This is a totally random story, but this is when I knew; it answers your question. When I met that friend from my careers class in 8th grade—Ali was his name—he told me that he also played guitar and wanted to play together. He came over and afterwards was like, “I need to call some friends. Can we come back over tomorrow?” I thought, great, am I going to have two friends now? This is unbelievable. He came back over the next day and brought this guy, Rodney, who was the coolest guy in school.

Rodney was a total athlete, his family was wealthy, he was handsome, and super outgoing—I was the opposite of all those things. Rodney and his friend used to sit behind me on the bus and incessantly ridicule me all the way to and from school every day. He hated me because he was athletic and I was a skateboarder punk. All of a sudden he was in my house—I had the coolest guy in school in my house.

Rodney was also a singer and performer and his dad owned a PA so everybody wanted to be in a band with him. He was a great singer and full of charisma like David Lee Roth—that’s who we were all looking at at the time. My friend made me play guitar for Rodney who immediately said, “Two things: One, you have to be in my band. I’m gonna kick out my other guitar player. And two, you have to stop skateboarding and wearing all these crazy clothes. You have to give all that up.” I did it in a heartbeat. I was in button-ups and had my hair cut the next day because all I ever wanted was to be in a band. For the rest of high school, I was in a band with Rodney and it was the biggest thing that ever happened to me.

There was something about that moment. I realized that I had been looking my whole life for something I was really good at, something I could do like I saw other guys doing sports, school, and social stuff. I suddenly realized, “Oh, I am good at something. I’m good at this.” I just didn’t know I was good at it until Rodney told me. Apparently, I was good enough to have the guy who hated me more than anybody in the world want to be my best friend. I think that was the moment when I knew this was the thing I could and was going to do.

“I remember growing up and being very aware of how improbable it was that I was going to make a living playing music, but I figured I’d give it a try—it was the only thing I knew how to do and I really loved it.”

Did you have any musical mentors growing up?

Not any that I knew personally, but a ton of folks whose records I loved. I spent the first 10 years learning how to play rock riffs and being in rock cover bands and wanting to be Eddie Van Halen or Steve Vai. Right as I was getting out of high school, I started to get into singer-songwriters because I had some friends that were a few years older than me that got me listening to the Indigo Girls, Bob Dylan, and a handful of others.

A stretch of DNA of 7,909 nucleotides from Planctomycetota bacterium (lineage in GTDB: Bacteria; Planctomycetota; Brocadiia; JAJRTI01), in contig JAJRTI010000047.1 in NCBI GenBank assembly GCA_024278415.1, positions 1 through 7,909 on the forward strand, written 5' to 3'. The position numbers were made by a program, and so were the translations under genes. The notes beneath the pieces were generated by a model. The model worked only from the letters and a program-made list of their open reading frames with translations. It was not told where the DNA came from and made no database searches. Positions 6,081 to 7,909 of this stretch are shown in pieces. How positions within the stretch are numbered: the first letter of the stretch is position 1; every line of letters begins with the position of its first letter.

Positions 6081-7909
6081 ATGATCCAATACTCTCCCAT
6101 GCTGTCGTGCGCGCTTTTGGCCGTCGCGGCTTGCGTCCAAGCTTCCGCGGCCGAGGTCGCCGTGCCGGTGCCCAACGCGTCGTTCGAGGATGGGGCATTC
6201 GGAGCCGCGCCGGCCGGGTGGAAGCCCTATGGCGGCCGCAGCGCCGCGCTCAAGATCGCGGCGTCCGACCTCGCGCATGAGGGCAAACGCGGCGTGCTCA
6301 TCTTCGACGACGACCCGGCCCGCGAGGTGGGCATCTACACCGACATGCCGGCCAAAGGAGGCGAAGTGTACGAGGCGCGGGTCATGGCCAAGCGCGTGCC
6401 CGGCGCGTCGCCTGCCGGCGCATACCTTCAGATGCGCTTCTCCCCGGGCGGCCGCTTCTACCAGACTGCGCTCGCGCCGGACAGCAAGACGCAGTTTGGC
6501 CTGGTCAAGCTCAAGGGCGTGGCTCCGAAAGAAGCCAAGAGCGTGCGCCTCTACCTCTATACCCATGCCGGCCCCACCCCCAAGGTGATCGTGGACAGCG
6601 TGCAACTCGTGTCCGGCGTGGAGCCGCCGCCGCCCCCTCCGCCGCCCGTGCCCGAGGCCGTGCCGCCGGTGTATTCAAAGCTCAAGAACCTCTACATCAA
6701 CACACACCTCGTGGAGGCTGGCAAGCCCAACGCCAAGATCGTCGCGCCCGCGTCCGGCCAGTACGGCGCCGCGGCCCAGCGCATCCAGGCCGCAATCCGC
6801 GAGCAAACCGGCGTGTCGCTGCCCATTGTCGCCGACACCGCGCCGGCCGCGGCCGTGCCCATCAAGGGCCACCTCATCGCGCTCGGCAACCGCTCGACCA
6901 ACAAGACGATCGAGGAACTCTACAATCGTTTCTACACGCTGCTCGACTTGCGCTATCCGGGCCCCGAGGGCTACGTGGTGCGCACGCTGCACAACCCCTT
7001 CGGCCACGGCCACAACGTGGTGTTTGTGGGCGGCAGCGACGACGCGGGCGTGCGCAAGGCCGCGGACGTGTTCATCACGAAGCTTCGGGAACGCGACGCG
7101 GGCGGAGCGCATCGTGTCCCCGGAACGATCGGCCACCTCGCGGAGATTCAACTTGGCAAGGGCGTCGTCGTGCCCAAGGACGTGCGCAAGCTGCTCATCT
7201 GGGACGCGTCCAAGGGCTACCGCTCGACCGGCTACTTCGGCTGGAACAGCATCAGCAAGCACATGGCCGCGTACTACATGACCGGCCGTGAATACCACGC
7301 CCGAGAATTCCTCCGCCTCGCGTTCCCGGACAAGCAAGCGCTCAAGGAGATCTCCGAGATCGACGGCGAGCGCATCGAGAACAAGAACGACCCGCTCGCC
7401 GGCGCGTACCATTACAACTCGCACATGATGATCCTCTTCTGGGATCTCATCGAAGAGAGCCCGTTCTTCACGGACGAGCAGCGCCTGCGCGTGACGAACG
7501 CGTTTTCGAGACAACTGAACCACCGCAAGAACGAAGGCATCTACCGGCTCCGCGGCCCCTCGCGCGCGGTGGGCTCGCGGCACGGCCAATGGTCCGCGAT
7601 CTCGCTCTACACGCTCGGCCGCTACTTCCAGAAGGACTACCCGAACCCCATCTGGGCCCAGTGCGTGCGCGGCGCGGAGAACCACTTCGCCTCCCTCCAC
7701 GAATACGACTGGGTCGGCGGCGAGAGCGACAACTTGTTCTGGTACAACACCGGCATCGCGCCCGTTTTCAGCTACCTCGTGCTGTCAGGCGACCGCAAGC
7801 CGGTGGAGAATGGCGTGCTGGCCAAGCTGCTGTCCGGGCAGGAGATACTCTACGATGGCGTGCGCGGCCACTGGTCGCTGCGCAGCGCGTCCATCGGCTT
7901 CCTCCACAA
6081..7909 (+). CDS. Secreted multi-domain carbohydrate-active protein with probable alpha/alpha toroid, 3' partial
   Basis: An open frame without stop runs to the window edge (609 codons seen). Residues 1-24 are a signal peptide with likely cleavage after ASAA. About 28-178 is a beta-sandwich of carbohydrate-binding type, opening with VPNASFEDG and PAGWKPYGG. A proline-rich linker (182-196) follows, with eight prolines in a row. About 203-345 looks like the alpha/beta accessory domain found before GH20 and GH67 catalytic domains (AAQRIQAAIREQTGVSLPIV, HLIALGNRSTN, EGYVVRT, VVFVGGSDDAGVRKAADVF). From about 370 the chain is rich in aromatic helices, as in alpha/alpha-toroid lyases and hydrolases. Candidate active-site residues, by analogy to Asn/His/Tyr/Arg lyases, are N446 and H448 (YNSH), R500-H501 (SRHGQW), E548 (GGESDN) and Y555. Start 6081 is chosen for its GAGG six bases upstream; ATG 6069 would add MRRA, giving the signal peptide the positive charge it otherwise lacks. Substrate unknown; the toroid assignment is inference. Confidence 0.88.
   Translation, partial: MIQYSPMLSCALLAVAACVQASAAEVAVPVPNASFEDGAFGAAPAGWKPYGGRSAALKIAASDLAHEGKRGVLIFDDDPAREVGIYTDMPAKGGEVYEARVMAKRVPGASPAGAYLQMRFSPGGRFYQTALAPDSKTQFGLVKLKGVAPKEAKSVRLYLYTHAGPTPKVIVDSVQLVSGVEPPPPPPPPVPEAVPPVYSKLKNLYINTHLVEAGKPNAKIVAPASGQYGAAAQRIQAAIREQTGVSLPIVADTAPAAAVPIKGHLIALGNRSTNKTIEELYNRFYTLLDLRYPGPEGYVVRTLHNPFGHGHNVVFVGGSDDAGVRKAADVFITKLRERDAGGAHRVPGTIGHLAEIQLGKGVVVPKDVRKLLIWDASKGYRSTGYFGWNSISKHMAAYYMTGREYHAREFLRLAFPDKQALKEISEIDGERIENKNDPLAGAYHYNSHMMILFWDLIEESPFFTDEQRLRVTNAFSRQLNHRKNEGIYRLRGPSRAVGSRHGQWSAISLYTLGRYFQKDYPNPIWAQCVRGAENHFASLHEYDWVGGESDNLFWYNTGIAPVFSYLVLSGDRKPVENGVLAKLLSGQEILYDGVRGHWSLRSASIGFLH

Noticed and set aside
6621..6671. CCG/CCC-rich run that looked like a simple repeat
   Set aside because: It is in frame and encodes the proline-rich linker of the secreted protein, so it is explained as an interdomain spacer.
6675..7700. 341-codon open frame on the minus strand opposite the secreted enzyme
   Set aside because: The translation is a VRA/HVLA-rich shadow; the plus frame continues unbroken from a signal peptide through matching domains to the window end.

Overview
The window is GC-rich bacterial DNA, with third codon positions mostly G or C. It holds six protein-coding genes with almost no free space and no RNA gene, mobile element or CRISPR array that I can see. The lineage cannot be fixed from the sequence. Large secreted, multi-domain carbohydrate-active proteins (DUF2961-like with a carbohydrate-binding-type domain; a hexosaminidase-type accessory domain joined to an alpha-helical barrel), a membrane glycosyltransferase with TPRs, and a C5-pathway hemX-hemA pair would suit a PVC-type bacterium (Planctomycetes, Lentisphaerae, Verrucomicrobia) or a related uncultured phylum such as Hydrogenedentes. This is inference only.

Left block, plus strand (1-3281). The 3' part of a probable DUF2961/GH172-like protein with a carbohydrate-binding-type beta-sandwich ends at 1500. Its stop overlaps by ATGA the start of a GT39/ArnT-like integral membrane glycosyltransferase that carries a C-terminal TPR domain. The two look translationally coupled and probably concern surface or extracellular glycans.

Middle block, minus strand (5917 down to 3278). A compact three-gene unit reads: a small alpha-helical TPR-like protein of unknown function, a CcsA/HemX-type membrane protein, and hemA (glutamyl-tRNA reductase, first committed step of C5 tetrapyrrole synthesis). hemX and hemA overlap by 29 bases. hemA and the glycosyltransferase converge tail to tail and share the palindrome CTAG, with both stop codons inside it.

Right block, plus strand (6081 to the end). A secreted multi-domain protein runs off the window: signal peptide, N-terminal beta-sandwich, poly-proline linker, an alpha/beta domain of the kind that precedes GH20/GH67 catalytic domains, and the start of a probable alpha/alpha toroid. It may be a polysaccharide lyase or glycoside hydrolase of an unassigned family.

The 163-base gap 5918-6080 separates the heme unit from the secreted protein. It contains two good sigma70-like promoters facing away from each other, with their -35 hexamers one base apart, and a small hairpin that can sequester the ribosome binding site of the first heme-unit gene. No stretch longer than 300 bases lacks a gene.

Rock music was fun and I liked the energy of it, but this singer-songwriter music seemed important and had an urgency about it. It appealed to me and I went head over heels into it—I wanted to be Amy Ray from Indigo Girls and learned to sing by singing along with her. I wasn’t much of a singer before that and had only done backup vocals. For the first time, this music made me want to learn and study and infuse some kind of intellectual property into the songs rather than just playing songs full of great riffs.

That was a really important moment for me. It was right out of high school and just before I met up with the guys from Caedmon’s. What Caedmon’s was doing at the time was very intellectual with incredible literary references, which is what drew me to them. I met them through Aaron Tate, who was writing songs for Caedmon’s although he wasn’t in the band. I went to high school with Aaron and he was a couple years older than me. We were both into the Indigo Girls and had hung out a couple of times, but I didn’t know he wrote songs.

In college, Aaron met Cliff Young. Aaron didn’t want to be in a band, but he was writing songs that Cliff loved and wanted to play. When Cliff got friends together to play Aaron’s songs, they needed a guitar player, so Aaron called me and asked if I wanted to be in an acoustic folk rock band. Aaron was such an unbelievable songwriter and I wanted to play those songs because that was as close as I heard in original music around me that could in any way compare to the stuff that I was listening to and loving. So I met up with Cliff, Caedmon’s Call formed, and for the first two years, we played Aaron’s songs.

Was your family supportive of your choice to leave college and be part of Caedmon’s full-time?

My family didn’t know because I was supposed to be in college… (all laughing)

Let me say this. Another thing I learned really early on—other than that I can play guitar—is that I am a really tremendous liar. I’m being serious. I can craft a detailed lie and sell it with a straight face on command.

So should we believe anything you’ve said so far?

All of this is untrue. Everything I said. I made up all these names. I didn’t even grow up in Texas (laughing).

So, my parents. I didn’t think they’d be supportive. I didn’t think they’d want me out of college or that they were ready for that. Don’t get me wrong—they had been unbelievably supportive of my interest in music growing up and had bought me all kinds of gear that I wanted, etc. But they didn’t really imagine music as a full-time career for me and maybe I didn’t either. At the time, I was living with my brother, who was an incredible student—really smart, ambitious, and driven. He’s a doctor now and has a practice in Nebraska. Our parents never compared us, so my brother and I have an incredible relationship.